The “Gambrian Explosion” Meets Events
Will Wright is one of the most successful game designers in history (he created SimCity). He has dubbed the age we are living in now as the “Gambrian Explosion”, a play on the Cambrian Explosion, a time in geologic history when life forms were both extremely diverse and plentiful. He believes that games are moving into new categories and through new platforms, and are therefore reaching into more demographic categories than ever before.
We are seeing this diversification in events. Today I was the guest on an #eventtable chat where we talked about “gamification” for events. There were a lot of participants, and a lot of questions about how the team I led for the GMIC 2011 Sustainable Meetings Conference designed a conference on a gaming platform, or “gamified” our event. (If you are interested, you can read the case study here). I prefer to use other terms instead of gamification, like sustainable gamespace, but keep in mind that researchers (yes, there are researchers into gamification! Even Master Degree programs at prestigious universities.) call it gamification, and what they mean by that is using game mechanics and design in non-game settings.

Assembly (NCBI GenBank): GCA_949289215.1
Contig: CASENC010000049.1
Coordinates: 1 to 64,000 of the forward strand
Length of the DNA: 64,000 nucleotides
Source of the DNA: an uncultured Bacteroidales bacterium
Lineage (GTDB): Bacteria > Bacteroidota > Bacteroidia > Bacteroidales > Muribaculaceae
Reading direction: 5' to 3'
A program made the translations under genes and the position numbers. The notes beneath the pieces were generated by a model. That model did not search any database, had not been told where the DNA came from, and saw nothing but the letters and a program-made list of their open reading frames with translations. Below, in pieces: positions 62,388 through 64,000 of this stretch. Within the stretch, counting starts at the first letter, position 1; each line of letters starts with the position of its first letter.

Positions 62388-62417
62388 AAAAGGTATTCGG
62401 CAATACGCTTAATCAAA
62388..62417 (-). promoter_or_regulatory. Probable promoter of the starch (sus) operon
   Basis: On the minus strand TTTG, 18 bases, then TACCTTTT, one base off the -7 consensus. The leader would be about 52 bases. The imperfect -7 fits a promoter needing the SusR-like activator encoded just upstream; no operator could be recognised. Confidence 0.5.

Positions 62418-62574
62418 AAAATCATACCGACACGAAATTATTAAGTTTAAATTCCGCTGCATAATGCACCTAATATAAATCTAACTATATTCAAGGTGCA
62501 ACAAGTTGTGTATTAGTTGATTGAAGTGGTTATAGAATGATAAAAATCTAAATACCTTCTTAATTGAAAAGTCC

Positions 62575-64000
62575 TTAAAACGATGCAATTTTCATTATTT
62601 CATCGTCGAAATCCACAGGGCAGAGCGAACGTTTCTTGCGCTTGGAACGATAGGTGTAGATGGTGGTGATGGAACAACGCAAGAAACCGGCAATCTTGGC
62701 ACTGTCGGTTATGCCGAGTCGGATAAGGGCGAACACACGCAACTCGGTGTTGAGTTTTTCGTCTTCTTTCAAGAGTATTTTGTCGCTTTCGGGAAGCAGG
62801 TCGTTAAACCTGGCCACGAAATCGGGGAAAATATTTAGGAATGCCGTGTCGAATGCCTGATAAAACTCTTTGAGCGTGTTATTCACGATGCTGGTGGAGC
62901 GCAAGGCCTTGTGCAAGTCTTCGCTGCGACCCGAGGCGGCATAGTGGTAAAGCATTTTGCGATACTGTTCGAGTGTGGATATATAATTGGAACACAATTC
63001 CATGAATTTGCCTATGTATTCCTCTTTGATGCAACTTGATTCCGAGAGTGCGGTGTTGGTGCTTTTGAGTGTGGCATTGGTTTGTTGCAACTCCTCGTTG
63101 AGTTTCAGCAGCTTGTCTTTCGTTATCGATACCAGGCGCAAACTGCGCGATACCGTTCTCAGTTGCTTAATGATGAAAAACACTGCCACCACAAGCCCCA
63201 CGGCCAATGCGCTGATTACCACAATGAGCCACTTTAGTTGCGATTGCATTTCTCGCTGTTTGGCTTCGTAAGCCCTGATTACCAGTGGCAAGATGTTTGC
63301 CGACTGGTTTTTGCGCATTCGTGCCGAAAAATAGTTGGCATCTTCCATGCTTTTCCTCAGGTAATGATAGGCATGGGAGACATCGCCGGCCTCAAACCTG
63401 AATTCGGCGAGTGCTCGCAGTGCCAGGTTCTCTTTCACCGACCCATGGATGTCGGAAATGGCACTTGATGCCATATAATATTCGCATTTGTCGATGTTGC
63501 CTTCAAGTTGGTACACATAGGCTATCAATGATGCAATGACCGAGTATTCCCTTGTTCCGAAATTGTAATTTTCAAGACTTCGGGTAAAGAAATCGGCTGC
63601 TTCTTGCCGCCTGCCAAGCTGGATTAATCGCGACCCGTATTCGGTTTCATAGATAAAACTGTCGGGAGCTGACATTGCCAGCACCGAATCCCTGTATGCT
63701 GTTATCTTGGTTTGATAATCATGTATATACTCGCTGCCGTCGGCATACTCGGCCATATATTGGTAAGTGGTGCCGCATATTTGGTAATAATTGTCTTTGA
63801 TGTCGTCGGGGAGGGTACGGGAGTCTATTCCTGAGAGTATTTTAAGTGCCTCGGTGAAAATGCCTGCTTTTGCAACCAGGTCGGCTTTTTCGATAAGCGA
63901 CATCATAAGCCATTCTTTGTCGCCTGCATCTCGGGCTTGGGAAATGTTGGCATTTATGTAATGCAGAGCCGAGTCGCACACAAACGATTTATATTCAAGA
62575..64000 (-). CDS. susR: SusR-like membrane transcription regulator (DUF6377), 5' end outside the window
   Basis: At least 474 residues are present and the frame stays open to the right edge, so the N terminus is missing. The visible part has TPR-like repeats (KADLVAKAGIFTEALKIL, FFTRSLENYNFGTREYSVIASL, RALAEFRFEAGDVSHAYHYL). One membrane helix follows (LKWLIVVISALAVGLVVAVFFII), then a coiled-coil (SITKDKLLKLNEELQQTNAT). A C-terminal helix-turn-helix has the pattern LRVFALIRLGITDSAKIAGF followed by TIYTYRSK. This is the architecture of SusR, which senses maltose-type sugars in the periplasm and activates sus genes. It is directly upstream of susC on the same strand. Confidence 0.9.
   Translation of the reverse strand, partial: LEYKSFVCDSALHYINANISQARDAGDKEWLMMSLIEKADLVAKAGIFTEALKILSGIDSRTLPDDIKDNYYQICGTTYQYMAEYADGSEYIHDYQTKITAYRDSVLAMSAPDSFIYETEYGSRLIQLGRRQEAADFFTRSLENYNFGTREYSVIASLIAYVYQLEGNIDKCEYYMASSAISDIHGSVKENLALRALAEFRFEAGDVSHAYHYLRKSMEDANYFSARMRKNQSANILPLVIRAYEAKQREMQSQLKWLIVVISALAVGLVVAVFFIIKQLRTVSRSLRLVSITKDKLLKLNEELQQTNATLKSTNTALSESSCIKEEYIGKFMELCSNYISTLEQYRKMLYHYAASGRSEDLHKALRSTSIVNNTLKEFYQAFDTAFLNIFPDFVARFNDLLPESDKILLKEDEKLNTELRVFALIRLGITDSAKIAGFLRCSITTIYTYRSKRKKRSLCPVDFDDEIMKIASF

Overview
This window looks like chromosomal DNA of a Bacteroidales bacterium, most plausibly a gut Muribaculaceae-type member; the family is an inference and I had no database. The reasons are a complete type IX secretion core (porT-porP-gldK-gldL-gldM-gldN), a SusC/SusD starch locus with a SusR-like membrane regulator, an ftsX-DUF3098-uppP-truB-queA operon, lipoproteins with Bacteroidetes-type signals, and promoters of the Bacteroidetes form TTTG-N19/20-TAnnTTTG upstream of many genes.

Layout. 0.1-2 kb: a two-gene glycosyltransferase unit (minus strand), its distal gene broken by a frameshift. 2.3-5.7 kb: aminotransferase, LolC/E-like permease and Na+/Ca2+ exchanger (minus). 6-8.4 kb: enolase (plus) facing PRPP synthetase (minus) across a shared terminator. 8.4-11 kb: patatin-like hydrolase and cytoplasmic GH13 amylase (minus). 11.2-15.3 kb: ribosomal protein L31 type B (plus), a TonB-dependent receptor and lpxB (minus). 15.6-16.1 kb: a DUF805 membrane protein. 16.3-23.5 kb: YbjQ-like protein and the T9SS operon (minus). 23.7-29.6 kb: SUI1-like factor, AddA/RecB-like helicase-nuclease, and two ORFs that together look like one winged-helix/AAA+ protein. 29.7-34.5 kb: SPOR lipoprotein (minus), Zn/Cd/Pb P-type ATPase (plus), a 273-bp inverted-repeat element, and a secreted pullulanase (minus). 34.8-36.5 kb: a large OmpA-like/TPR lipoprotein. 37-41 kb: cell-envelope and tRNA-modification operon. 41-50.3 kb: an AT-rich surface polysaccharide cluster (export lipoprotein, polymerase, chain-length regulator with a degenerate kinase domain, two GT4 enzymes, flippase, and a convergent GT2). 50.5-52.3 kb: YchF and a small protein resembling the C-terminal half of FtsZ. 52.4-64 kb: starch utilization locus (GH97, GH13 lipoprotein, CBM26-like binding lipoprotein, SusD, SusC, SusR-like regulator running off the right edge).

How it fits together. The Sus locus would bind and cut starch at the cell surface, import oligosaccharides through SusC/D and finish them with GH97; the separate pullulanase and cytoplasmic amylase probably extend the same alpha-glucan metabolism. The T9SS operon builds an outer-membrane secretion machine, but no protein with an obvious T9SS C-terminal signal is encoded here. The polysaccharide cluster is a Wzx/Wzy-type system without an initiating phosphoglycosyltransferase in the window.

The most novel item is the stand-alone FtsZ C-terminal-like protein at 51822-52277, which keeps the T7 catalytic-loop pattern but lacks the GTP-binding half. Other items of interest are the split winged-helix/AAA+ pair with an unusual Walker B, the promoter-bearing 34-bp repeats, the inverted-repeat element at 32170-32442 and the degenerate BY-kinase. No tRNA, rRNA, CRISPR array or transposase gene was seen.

People always ask me two questions. First, what should event professionals do if they want to “gamify” their events? And second, do I think that gamification is here to stay?
If you are an event professional and want to create sustainable gamespace, I suggest:
- Don’t do it just because it’s sparkly. Make sure it aligns with your goals and objectives.
- Don’t assume that adding a social media component or a scavenger hunt is the point. The point is to create an environment that enhances the ability of attendees to learn, create social connections, and achieve their own goals.
- Think about who your attendees are…demographics, education, familiarity with the material. This will help you create the game to meet the needs of the players.
- Use technology as an enabler.
- Don’t consider this a checklist item. Creating sustainable gamespace means integrating strategy and event objectives effectively.
Is gamification here to stay?
When I look at trends, this is what I see:
- A growth in social gaming (like Farmville) of about 70% between 2010 and 2011 in the US and UK
- Social gaming touches everyone; the typical new social gamer is a 50-year-old woman
- The “gamer generation” which has grown up with gaming and technology, outnumbers the Baby Boomers, and they have increasing influence in business and education
- More and more people have access to technology like smart phones and tablets
- Big companies are getting on board.
Based on this, I think it will be around for a while. Long live the “Gambrian Explosion”!